Sea lampreys are naturally anadromous meaning they live in saltwater before migrating to freshwater to spawn. In the Great Lakes, sea lampreys have adapted their life cycle to live entirely in freshwater. Spawning adults deposit eggs in nests in Great Lake tributaries and once the eggs are hatched, the larvae burrow into the sediment where they spend anywhere from 3-7 years filter feeding on detritus, macroinvertebrates and dissolved organic material. After reaching sufficient size, larvae undergo a metamorphosis, growing eyes and an oral disk containing razor sharp teeth and a digestive system capable of feeding on fish blood. The newly transformed lamprey migrate downstream, heading for one of the Great Lakes in search of a host. Once in the lakes, they will spend 12-18 months parasitizing fish and feeding on their blood and body fluids. In that short amount of time, each parasitic lamprey is capable of destroying 40 pounds of fish. Sea lampreys prey on all large Great Lakes fish species including lake trout, salmon, rainbow trout, whitefish, walleye and catfish. At the end of their parasitic phase, they undergo another, less drastic transformation in preparation to spawn and head back upstream where they die after laying their eggs.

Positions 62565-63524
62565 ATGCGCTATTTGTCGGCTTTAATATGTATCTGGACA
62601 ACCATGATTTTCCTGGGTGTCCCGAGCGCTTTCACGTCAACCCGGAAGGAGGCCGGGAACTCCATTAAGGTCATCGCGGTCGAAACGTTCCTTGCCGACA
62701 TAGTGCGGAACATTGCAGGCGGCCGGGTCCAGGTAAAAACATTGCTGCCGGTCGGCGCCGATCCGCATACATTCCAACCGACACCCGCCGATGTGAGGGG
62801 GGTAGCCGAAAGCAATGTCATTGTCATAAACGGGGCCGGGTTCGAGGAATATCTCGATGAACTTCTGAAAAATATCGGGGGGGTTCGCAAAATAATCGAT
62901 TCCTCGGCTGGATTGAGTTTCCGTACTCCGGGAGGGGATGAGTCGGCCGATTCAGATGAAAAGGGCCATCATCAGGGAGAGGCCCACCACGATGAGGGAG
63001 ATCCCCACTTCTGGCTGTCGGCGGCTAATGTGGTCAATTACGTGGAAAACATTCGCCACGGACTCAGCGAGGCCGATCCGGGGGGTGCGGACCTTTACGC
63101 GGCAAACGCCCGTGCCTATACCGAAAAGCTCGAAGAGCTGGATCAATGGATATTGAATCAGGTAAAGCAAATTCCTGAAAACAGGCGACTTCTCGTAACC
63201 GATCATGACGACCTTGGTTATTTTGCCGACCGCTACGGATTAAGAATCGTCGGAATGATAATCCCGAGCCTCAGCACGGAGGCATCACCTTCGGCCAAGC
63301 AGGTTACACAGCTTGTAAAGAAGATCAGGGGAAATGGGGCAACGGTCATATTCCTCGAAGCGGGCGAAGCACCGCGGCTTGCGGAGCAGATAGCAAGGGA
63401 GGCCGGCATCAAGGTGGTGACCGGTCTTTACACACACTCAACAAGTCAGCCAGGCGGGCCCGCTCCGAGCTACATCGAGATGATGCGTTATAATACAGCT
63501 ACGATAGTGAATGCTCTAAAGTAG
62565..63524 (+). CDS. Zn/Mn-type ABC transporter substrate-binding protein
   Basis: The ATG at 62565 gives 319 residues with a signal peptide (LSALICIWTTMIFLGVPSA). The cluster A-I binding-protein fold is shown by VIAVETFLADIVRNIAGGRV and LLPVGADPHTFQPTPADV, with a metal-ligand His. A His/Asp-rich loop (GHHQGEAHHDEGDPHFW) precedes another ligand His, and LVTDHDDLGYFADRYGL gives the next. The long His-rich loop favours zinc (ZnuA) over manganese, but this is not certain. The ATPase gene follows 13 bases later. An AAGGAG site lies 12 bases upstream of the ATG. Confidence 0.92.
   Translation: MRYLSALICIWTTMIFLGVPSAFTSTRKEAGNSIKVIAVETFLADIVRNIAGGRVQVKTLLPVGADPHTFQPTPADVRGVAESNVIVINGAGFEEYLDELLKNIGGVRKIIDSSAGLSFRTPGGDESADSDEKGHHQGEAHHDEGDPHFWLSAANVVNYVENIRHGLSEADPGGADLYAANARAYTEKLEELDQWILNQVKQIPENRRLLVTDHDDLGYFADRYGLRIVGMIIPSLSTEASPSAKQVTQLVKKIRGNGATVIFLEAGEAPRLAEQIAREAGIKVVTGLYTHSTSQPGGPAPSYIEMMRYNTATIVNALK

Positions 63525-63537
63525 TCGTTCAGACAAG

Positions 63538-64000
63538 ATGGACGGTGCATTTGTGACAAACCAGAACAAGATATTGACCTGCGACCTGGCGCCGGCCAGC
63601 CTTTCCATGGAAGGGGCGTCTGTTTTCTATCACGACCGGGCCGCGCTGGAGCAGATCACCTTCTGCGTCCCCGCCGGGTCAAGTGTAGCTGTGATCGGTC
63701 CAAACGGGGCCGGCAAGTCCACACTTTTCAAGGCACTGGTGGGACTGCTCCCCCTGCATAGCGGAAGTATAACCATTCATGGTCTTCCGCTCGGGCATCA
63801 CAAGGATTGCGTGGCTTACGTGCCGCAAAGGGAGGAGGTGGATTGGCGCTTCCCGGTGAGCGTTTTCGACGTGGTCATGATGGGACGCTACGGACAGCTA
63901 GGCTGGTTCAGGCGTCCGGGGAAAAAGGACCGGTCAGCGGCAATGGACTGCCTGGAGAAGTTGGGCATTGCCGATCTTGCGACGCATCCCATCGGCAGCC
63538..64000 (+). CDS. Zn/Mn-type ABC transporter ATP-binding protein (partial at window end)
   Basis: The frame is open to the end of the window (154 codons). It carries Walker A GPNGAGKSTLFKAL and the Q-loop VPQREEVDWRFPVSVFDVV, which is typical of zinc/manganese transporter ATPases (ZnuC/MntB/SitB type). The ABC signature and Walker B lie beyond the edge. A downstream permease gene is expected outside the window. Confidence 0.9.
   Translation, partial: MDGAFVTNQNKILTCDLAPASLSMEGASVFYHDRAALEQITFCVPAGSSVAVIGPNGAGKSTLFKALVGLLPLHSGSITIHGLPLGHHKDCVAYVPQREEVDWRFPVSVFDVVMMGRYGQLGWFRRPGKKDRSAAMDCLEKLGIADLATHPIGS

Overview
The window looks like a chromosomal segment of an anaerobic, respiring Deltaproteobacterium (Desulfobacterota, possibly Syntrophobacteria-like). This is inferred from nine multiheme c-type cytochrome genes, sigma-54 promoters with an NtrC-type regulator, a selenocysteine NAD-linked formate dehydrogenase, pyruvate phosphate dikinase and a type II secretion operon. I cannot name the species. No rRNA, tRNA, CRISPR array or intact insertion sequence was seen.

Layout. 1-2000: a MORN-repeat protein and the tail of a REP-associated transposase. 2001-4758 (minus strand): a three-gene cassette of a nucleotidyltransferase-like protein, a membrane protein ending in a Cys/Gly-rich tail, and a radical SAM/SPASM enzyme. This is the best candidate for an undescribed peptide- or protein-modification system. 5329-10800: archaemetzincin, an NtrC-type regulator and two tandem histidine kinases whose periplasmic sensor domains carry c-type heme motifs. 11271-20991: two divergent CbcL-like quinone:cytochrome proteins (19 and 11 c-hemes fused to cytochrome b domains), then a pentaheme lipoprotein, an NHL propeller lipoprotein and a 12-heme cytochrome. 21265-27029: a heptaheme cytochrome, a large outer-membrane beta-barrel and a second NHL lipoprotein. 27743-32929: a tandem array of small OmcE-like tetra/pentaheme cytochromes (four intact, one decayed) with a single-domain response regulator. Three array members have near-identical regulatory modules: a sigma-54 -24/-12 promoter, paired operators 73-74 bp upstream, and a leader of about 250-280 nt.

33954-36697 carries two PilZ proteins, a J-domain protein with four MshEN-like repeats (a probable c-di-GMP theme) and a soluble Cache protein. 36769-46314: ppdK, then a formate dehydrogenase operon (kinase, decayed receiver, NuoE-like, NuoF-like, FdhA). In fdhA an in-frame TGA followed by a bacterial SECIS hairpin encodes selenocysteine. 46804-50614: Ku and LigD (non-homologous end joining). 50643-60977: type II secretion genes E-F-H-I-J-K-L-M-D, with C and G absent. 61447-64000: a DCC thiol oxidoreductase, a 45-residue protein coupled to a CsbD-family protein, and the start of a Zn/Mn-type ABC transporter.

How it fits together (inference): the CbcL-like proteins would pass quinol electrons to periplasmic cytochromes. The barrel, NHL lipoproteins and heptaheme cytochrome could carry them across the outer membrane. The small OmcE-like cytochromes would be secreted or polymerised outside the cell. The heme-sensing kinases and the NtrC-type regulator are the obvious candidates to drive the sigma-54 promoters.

The Great Lakes were formed more than ten thousand years ago as glaciers receded at the end of the last ice age. These vast inland seas form the largest surface freshwater system on Earth and support 139 native fish species. The Great Lakes are significant to the history, culture, environment and economy of the midwest. They provide water for consumption, transportation, power and recreation. 

Sea lampreys are native to the Atlantic Ocean. In the 1800s sea lampreys entered into the Great Lakes system via manmade locks and shipping canals. Sea lampreys were first observed in Lake Ontario in the 1830s. Niagara Falls served as a natural barrier preventing sea lampreys from entering the other Great Lakes, but modifications to the Welland Canal in the early 1900s provided sea lampreys a path to invade the other lakes. In 1921 sea lampreys were first observed in Lake Erie and quickly spread into Lakes Michigan, Huron and Superior.